The tour begins at the Reddick Mansion, built in 1855 for $25,000 (today's cost well over $500,000). The ground floor, or "common area", served as a work area for the servants and consisted of a dining room, kitchen and laundry. The main level had three parlors and William Reddick's library. The second floor contained four large family bedrooms, and finally, the top floor were the servants' quarters. In later years the building was the town's library, and now houses offices of non-profit agencies. Tours are available to the public, although we didn't have time to take one that day. William Reddick made his money from real estate and by 1877, his worth was estimated at $300,000! To read more about the mansion, visit the website here.
I had posted this photo the other day, but I wanted to talk a little more about the importance of the first Lincoln-Douglas debate held in Washington Square in Ottawa, IL on August 21, 1858. This was the first of seven Senatorial debates between the two, and attracted a crowd of about 14,000 people to hear them discuss the hot topics of that time: slavery and the state's rights.
"In this carnival-like atmosphere, the speakers interacted with and were sometimes interrupted by the crowd (at one point when Lincoln begins to read from his papers, one man shouts out 'Put on your specs,' which Mr. Lincoln replied, 'Yes, sir, I am obliged to do so. I am no longer a young man,' an exchange the whole crowd found amusing)." (link)
|Lincoln stands 11 feet; Douglas at 9 feet|
Right across from this park is this large mural depicting that day.
|"The Day of the Great Debate"|
Also in Washington Square is the marble Soldiers Monument, erected in September 1873, in memory of more than 800 men from LaSalle County who died in the Civil and Spanish American Wars.
Due to the weather, all the names have worn down.
And have since been engraved on large cement tablets alongside the obelisk.
Sadly, the carver of the monument, Edward McInhill, was never paid in full for his work, died in debt, and is buried without a headstone. Hardly seems fair, right?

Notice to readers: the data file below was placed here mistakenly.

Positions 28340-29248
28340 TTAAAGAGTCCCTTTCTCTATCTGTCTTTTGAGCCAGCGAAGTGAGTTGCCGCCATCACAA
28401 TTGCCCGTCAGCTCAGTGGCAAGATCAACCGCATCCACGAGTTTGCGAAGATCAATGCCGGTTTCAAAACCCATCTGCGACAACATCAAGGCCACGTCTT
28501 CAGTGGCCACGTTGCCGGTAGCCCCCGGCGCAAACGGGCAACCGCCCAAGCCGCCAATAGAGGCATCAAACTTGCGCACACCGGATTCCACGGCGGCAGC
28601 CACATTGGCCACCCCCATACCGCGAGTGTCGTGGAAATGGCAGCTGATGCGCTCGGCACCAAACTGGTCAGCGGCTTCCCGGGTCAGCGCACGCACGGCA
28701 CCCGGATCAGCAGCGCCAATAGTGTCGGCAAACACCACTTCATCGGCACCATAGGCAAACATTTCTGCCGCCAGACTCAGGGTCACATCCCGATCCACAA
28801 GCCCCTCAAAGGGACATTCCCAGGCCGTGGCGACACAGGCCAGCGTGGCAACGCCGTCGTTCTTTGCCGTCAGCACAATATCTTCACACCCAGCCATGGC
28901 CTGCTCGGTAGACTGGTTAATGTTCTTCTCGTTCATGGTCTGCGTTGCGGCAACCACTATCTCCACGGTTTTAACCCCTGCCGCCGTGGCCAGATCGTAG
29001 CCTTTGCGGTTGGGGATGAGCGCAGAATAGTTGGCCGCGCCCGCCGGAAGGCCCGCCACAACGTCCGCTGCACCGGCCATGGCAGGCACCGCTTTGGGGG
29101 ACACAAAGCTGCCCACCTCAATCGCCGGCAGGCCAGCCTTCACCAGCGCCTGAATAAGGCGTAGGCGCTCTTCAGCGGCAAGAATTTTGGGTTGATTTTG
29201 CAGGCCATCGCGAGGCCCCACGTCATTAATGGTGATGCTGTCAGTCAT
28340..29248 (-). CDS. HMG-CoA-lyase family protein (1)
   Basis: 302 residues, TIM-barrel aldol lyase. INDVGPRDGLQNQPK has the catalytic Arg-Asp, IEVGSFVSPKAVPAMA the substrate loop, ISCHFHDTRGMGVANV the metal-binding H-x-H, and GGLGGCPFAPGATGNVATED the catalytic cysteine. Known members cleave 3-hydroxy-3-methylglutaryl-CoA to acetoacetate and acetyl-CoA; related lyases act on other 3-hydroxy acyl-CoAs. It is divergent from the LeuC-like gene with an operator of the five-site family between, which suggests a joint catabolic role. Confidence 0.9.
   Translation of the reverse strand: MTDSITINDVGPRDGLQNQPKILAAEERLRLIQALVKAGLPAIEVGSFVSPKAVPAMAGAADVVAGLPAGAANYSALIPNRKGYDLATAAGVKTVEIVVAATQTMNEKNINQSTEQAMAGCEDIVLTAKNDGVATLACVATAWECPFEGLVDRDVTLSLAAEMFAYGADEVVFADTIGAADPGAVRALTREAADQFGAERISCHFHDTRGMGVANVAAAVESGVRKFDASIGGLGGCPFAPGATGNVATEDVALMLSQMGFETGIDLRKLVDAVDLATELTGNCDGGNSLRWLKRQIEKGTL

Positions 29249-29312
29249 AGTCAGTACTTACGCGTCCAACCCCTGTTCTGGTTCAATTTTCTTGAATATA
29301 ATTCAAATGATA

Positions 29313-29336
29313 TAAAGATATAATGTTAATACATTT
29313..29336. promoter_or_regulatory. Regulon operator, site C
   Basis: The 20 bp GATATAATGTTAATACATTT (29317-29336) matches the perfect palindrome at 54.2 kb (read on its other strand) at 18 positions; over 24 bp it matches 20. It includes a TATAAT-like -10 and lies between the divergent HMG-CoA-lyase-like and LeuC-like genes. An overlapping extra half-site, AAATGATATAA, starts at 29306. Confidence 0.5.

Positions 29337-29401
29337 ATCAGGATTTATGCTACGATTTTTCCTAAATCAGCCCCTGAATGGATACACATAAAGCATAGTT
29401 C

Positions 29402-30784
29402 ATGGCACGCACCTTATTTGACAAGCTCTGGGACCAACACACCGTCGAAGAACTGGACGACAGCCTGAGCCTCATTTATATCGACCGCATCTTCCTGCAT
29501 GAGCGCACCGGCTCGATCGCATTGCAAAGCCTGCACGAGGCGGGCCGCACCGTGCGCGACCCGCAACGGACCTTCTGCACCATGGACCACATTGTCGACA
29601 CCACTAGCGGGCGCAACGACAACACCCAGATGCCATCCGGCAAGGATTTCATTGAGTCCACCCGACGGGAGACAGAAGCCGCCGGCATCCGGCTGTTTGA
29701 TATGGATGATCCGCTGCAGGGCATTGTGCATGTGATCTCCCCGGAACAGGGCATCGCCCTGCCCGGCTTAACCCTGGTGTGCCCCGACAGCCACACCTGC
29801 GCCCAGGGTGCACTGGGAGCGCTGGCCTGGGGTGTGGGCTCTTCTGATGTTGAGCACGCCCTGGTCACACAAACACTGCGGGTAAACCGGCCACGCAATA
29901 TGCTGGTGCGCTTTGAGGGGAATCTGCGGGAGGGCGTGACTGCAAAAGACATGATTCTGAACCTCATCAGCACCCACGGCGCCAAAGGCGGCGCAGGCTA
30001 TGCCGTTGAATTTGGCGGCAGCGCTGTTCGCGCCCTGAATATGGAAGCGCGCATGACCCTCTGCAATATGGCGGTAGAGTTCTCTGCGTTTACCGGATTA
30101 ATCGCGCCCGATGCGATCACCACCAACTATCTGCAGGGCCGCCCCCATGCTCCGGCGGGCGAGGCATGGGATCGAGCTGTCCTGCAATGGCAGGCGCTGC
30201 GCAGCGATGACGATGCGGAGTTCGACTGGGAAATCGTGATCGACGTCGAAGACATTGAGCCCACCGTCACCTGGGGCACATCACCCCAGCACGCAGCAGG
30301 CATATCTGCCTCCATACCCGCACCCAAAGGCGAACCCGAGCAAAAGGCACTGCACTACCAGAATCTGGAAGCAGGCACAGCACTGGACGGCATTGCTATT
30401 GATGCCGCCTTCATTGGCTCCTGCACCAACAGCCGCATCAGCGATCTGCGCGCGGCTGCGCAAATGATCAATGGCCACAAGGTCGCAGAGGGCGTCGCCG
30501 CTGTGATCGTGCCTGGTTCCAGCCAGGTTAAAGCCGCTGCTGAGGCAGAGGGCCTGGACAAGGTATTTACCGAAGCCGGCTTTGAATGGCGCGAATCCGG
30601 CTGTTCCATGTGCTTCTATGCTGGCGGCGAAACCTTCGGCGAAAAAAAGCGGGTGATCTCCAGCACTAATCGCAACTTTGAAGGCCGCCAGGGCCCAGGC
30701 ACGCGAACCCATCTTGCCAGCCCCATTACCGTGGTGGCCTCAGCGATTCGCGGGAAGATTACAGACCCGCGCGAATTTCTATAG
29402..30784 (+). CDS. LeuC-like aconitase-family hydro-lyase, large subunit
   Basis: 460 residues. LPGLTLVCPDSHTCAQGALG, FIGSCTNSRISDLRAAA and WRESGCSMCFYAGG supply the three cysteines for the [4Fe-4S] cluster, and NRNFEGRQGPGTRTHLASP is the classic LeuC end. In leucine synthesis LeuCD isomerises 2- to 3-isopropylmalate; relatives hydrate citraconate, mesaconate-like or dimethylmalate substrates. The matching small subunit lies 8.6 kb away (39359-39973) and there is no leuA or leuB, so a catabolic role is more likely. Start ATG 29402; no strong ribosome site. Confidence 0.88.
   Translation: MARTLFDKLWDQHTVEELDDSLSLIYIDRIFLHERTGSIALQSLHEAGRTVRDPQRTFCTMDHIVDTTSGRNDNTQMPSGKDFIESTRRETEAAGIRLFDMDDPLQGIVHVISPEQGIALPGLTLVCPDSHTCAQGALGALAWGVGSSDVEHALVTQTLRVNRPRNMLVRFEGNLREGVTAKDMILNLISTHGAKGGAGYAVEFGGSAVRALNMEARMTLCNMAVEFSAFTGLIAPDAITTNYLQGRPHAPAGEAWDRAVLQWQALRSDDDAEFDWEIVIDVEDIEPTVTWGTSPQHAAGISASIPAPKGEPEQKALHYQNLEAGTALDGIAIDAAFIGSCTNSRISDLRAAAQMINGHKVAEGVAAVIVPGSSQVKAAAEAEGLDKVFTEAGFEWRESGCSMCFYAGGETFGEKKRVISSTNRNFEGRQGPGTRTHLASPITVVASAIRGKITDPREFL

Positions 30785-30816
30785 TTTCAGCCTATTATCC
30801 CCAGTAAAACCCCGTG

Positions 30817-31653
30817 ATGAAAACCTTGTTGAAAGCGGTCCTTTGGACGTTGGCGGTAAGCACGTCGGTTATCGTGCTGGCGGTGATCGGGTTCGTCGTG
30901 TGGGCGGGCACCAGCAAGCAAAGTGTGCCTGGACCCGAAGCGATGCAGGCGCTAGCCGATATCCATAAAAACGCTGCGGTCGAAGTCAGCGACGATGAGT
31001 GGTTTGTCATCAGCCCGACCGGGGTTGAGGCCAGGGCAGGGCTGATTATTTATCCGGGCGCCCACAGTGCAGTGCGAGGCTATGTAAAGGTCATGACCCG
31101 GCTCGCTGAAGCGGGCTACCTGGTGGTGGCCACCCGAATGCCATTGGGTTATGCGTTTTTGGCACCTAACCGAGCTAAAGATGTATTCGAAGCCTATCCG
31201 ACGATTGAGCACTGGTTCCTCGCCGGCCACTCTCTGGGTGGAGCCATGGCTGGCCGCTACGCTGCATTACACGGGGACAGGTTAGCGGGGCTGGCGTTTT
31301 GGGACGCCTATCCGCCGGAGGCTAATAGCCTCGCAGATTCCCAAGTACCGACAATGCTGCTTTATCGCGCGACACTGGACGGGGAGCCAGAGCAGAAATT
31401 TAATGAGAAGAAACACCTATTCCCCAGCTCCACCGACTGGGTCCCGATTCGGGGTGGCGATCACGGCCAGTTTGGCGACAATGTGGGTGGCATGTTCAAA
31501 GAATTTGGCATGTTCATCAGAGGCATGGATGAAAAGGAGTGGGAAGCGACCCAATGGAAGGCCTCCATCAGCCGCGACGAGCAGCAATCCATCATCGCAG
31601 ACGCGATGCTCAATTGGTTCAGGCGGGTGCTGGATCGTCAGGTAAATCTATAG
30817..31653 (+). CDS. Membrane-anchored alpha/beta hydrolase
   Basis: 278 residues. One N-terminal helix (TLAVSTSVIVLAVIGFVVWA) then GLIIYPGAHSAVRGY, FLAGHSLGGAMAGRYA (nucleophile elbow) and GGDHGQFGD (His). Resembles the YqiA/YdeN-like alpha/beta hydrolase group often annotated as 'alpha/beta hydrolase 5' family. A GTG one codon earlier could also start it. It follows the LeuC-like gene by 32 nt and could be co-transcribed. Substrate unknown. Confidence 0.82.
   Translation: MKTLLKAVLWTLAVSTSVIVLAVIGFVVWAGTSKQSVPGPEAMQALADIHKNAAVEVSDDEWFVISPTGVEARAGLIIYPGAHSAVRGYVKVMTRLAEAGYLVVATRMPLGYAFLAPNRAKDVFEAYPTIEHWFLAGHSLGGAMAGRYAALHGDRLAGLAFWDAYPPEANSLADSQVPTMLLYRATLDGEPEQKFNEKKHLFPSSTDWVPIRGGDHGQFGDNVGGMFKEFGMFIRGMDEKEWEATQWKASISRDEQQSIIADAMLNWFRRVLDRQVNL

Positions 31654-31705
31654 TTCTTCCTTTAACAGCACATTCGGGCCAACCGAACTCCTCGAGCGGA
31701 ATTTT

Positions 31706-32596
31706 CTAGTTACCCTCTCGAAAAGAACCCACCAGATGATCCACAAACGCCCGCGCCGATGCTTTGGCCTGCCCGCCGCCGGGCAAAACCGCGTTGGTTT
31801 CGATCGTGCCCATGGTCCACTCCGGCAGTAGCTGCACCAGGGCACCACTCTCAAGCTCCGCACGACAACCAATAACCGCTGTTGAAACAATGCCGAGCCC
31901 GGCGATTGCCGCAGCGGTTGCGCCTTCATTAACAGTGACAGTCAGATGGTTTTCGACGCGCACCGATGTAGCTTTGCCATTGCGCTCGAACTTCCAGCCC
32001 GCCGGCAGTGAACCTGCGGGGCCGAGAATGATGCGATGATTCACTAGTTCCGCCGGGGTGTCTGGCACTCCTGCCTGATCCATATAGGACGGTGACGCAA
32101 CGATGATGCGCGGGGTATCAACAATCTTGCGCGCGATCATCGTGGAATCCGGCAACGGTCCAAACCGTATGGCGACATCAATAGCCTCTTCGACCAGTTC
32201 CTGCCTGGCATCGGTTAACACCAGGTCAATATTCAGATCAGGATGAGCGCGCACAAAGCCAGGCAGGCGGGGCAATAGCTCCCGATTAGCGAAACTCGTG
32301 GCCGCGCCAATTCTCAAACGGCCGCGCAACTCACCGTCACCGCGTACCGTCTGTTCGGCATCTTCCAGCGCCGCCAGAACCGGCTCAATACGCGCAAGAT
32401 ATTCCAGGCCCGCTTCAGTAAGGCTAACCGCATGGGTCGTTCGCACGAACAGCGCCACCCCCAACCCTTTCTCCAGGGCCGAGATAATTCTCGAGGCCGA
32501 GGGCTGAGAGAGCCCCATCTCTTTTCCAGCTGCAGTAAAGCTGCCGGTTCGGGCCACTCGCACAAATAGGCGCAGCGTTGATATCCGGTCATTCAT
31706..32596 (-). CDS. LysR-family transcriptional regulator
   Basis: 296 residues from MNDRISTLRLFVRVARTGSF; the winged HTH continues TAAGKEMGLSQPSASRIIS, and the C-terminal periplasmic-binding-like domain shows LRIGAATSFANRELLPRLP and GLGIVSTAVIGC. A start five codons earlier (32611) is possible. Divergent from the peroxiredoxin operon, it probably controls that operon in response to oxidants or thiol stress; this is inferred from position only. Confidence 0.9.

While walking down the street, I saw this lamp post. It made me laugh. Like it couldn't choose between summer and fall!
This next mural is dedicated to Abraham Lincoln's friend and political supporter, General W.H.L Wallace, who COULD have begun his law practice with Lincoln, but instead established an office in Ottawa with T. Lyle Dickey.
|"The Life of General W.H.L. Wallace"|
Another sight that made me laugh.....just had to grab a photo!
|Reminds me of that saying, "One of these is not like the other!"|
|"Ottawa's Earliest Residents"|
I found this beautiful little water fountain and benches right on the main street.
Another famous resident of Ottawa.....Bob McGrath from Sesame Street, shown here on this mural.
|"Imagine and Learn with Bob McGrath"|
Interesting tidbit.....the original sketch of this mural had an ostrich in it due to the fact that the mere image of "Big Bird" cost over 6 figures! Because Mr. McGrath was from Ottawa, he got the fees waived and the town was able to have Big Bird in the mural.
Main Street during the Scarecrow Festival.
Parades played a big part in this town, so it is fitting that it is displayed in a mural as such.
In 1886, a young French glasslower named Victor Peltier opened his own company in Ottawa. Peltier Glass made opalescent glass, sheet glass, stained glass and glass marbles. Among Peltier's clientele....St. Patrick's Church, Chicago's Cultural Center, Fort Motor Company, and Louis Comfort Tiffany, makers of the famous Tiffany lamps. Glass from this company has traveled all over the world. Sadly, this company has recently shut down.
|"Peltier Glass Factory"|
There are many beautiful churches in the area, and I only got a chance to grab photos of two of them.
|Christ Episcopal Church|
|First Congregational United Church Of Christ|
Boy Scouts of America can thank Ottawa resident Willam D. Boyce for founding their organization on February 8, 1910. This was all due to one fateful foggy night in 1909 London when Boyce lost his way and asked a local boy for help. The boy gladly helped the American find his way, but declined any compensation for his aid. He replied instead that as a Scout, "helping people was his duty."
Boyce became a millionaire publisher of three weekly newspapers in Chicago, which in 1894 had a combined circulation of 500,000. Boyce died in 1921 and is buried in Ottawa Avenue Cemetery. This is his gravesite.
I hope you enjoyed the tour of Ottawa. This is one of the joys of our travels; coming across a small town and discovering new things.
Oh! I almost forgot!
I saw a sign with my mantra on it!
Thanks to the Heritage Tour brochure from Ottawa where I got a lot of the above information.